Discover the cosmos! Each day a different image or photograph of our fascinating universe is featured, along with a brief explanation written by a professional astronomer.
2010 August 9
Explanation: What's lighting up nebula IRAS 05437+2502? No one is sure. Particularly enigmatic is the bright upside-down V that defines the upper edge of this floating mountain of interstellar dust, visible near the image center. In general, this ghost-like nebula involves a small star forming region filled with dark dust that was first noted in images taken by the IRAS satellite in infrared light in 1983. Shown above is a spectacular, recently released image from the Hubble Space Telescope that, although showing many new details, has not uncovered a clear cause of the bright sharp arc. One hypothesis holds that the glowing arc was created by a massive star that somehow attained a high velocity and has now left the nebula. Small, faint IRAS 05437+2502 spans only 1/18th of a full moon toward the constellation of the Bull (Taurus).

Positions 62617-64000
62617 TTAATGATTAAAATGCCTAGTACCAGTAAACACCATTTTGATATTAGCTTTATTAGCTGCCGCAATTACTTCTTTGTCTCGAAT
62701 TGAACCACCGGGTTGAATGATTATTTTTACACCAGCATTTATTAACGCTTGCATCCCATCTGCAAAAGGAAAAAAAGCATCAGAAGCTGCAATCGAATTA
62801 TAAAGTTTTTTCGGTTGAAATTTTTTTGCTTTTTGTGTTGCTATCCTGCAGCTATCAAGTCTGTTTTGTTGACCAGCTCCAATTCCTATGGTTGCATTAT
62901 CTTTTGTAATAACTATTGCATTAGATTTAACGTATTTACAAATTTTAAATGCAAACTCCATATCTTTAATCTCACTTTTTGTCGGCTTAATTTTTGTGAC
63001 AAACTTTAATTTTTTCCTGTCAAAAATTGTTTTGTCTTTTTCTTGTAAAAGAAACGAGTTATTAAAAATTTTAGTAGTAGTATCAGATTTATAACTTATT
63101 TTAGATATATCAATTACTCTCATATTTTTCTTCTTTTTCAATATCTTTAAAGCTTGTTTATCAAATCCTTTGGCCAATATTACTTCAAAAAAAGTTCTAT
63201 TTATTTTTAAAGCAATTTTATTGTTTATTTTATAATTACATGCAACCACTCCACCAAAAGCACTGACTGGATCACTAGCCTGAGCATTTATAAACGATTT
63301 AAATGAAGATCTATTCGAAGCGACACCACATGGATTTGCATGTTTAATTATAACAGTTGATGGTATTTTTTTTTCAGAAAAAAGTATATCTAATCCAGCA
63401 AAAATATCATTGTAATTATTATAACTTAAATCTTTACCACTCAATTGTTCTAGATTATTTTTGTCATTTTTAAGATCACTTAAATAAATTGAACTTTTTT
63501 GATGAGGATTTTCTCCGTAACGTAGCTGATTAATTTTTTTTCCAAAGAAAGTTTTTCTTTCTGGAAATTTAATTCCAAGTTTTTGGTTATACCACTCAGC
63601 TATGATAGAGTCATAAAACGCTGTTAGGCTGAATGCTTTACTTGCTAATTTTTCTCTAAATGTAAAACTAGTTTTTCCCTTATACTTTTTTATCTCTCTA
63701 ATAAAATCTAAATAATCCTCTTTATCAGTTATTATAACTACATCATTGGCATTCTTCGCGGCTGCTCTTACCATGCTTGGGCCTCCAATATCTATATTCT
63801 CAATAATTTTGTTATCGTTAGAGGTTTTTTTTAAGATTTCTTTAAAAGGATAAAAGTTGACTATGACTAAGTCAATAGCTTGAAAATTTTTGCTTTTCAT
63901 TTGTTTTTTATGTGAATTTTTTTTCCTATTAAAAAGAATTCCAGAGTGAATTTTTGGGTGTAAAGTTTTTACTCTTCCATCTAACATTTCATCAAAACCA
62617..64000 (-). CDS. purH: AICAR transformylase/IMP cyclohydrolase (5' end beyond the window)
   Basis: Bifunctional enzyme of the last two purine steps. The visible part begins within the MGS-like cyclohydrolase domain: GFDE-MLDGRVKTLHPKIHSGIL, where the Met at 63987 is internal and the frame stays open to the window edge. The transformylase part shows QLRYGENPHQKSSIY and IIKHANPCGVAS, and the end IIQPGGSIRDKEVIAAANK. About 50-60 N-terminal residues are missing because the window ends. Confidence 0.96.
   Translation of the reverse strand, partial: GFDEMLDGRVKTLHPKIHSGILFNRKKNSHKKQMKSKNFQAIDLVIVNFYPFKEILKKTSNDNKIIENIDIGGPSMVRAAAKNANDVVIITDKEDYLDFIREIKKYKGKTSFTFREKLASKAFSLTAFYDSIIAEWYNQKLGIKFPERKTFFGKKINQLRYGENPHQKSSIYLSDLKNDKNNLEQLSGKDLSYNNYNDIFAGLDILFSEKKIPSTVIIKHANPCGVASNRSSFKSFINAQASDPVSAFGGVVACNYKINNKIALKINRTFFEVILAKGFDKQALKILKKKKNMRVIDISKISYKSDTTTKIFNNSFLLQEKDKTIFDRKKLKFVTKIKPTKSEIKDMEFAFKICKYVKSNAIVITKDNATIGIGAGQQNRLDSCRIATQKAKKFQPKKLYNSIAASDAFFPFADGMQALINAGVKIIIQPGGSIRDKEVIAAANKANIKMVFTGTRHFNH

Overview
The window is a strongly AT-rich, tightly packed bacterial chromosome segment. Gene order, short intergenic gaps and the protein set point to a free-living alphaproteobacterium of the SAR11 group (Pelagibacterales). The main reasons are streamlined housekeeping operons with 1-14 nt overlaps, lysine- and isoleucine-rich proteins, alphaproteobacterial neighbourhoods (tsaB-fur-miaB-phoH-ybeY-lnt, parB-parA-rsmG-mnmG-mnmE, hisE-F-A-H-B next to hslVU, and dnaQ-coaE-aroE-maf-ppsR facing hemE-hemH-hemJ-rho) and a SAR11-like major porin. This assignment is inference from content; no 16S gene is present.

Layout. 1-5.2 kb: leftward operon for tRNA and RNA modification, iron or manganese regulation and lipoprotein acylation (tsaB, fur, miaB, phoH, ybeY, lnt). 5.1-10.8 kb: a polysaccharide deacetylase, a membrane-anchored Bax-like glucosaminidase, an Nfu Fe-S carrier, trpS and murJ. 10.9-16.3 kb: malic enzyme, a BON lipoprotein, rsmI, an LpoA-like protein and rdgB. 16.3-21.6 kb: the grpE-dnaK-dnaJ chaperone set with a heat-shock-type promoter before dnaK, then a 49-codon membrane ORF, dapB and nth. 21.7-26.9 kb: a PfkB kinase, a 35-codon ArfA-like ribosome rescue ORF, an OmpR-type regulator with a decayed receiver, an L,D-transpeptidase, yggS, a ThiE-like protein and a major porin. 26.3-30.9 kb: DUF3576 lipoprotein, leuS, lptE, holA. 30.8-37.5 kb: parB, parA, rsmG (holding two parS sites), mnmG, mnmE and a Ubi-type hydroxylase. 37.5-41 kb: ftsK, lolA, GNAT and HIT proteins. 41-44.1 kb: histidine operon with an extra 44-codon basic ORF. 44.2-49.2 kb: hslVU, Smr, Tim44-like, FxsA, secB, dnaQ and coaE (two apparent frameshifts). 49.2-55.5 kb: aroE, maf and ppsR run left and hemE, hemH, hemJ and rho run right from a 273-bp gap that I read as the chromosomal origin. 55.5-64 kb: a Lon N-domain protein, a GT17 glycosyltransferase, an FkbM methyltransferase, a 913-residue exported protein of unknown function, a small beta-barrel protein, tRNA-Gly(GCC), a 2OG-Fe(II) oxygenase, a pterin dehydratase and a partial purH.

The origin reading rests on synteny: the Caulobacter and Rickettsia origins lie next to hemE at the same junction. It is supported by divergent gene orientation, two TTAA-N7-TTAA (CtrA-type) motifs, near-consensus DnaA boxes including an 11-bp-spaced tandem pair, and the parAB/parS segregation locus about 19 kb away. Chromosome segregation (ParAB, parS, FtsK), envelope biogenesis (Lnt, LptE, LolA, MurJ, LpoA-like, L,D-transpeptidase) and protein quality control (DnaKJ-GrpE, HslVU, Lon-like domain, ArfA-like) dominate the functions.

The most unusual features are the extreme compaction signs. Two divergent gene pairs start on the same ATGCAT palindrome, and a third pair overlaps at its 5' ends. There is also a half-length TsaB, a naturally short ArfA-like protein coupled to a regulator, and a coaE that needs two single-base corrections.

Authors & editors:
Jerry Bonnell (UMCP)
NASA Official: Phillip Newman Specific rights apply.
A service of: ASD at NASA / GSFC
& Michigan Tech. U.